I had never thought about it. I went home and told my husband and he said, “it could be good. We’re at this place in our life where we’re embracing that whole thing that Citlyline is about – making food on a budget, putting a wardrobe together as a new mom, parenting, and fitness.”
When my son was three months old, I was out of my postpartum and I was itching to get back to work. When the auditions came about, I was happy. After 2 or 3 auditions, I was like, “I kinda like this!”
That’s when this whole thing became solidified in my mind. I ended up doing 3 months of auditions. I feel like they wanted to be 100% sure. It was a big deal for a Canadian daytime show to go with a Black host.
Finally I got the gig. I don’t think at the time I realized how big a deal it was. I think it was my brain protecting me.
Over the years, I have begun to realize that there are so many people loyal to the brand. It means a lot to me. It’s been a real gift to be a part of Cityline.
What gave you the strength to speak out about recently being the target of racist and body shaming comments on social media?
I feel like they caught me on the wrong day because there are a lot of comments I get. For the most part, I am very happy that I have a very positive platform and I don’t get a lot of hate mail.
I read it and it gave me pause. This white man feels entitled enough to come on my page and tell me about my body and tell me about this pseudo-racist science, and he’s doing it on my page to inform people about me? Or to make a point about me and Black women? I just felt, “who gave you the right to do that?”
Tracy fearlessly responded to the post on social media, and let the commenter know that she was not taking his insults lightly.
Click here to read Tracy’s response to the body shaming post.
I wrote a post and rewrote it. I sat on it for a while. I’m in the position so I can talk about stuff like that. I sent it out and I wasn’t expecting the response. I knew people would be like, “Oh my gosh, I can’t believe people are saying that!” But I didn’t expect the level of shock, and then THAT made me upset again. People are completely oblivious of the world we are living in. How privileged are you to float through life to think people don’t get targeted this way?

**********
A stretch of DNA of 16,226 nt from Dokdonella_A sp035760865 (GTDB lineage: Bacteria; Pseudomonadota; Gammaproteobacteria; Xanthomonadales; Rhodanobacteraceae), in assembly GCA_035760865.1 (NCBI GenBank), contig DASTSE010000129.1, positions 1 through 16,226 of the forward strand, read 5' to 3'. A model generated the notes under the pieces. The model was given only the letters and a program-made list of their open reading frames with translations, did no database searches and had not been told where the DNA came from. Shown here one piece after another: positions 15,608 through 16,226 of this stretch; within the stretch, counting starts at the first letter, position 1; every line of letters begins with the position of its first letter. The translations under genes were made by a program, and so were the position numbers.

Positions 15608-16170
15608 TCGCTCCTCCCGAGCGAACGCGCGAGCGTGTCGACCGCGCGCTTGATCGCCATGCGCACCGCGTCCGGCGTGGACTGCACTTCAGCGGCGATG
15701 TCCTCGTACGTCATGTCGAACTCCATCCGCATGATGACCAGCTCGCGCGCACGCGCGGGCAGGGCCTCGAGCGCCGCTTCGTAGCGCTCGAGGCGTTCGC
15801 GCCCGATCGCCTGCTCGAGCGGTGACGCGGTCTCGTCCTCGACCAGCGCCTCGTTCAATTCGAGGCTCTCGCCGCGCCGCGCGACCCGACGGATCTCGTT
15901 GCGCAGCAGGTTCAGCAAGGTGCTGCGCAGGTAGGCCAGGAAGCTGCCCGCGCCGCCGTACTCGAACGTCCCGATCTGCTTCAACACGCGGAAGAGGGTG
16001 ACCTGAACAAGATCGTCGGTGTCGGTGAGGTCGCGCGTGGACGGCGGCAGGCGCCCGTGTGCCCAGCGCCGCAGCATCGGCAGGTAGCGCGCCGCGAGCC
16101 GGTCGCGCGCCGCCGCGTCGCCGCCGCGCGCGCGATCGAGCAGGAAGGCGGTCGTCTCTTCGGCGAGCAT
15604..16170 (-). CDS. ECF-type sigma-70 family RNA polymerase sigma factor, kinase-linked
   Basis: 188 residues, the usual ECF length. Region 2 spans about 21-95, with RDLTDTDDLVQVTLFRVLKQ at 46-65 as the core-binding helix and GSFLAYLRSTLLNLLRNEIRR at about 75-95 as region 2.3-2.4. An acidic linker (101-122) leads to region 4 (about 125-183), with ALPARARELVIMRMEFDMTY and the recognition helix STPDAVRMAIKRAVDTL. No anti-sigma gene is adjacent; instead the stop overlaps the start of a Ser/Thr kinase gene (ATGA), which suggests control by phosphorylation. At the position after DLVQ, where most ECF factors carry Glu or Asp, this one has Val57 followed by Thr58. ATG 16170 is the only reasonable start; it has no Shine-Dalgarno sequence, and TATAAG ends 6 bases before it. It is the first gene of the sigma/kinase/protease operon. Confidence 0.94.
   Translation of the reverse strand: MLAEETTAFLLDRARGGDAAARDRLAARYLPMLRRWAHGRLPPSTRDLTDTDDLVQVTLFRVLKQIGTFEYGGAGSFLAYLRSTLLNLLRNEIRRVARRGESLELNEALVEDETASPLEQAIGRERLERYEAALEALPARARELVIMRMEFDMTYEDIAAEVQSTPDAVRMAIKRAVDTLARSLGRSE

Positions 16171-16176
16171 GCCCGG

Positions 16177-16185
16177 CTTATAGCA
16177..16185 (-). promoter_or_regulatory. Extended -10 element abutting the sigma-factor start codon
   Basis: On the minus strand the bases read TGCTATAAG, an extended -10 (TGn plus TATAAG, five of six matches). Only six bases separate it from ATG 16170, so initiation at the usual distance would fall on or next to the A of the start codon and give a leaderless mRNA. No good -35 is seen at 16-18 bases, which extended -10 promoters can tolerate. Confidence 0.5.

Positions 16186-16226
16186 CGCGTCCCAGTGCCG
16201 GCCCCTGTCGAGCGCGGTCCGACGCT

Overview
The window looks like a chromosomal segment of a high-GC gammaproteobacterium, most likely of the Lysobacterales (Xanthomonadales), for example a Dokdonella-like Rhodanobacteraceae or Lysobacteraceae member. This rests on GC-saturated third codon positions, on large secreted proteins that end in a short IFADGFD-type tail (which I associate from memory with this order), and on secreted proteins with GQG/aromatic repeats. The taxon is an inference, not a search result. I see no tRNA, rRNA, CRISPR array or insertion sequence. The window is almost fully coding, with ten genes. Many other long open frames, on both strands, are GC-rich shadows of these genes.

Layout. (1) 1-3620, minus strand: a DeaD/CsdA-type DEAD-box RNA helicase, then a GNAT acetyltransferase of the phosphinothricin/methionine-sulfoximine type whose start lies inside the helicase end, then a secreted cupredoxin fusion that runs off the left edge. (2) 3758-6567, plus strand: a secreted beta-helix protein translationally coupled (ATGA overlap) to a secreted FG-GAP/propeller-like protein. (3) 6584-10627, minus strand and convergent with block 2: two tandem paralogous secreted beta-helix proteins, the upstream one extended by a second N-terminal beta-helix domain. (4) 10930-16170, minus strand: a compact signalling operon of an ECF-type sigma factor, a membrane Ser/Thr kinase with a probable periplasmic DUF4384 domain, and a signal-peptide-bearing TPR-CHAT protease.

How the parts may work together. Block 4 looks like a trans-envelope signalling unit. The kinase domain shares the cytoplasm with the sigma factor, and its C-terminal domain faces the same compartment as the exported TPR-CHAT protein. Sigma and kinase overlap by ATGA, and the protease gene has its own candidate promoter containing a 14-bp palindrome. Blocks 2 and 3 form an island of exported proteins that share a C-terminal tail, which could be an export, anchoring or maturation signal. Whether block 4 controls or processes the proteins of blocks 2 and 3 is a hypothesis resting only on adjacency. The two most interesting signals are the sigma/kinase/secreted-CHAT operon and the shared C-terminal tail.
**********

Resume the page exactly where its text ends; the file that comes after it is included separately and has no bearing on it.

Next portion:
It was a good opportunity to start a conversation about things that have been going on forever. We have so much freaking work to do.
What’s one piece of advice you’d give to someone who wanted to get into media?
I would say that it starts with work, then there’s work in the middle and ends with work.
Every single step I took in this industry was backed by so much hard work. So much begging and pleading for me to get to the next level. There was no shame in my game. I basically came out of school, realized that as an intern that no one would care anything about me until I learned to speak up for myself. I felt overwhelmed and very mediocre when I was put in the newsroom. I had to give myself a little pep talk to really go out and talk to people.
What has been your proudest achievement so far?
I would say raising my kids. They are polite. I’m really happy about their manners.
Isn’t she fantastic? Truthfully, I could’ve written a lot more, but had to hold back. The 2 things you need to know about this awesome lady is that 1. She’s a hard worker, focused and my new best friend (in my head!), and 2. She is the consummate professional. Thank you so much for chatting with me, Tracy!
To find out more about Tracy Moore, please visit the following sites: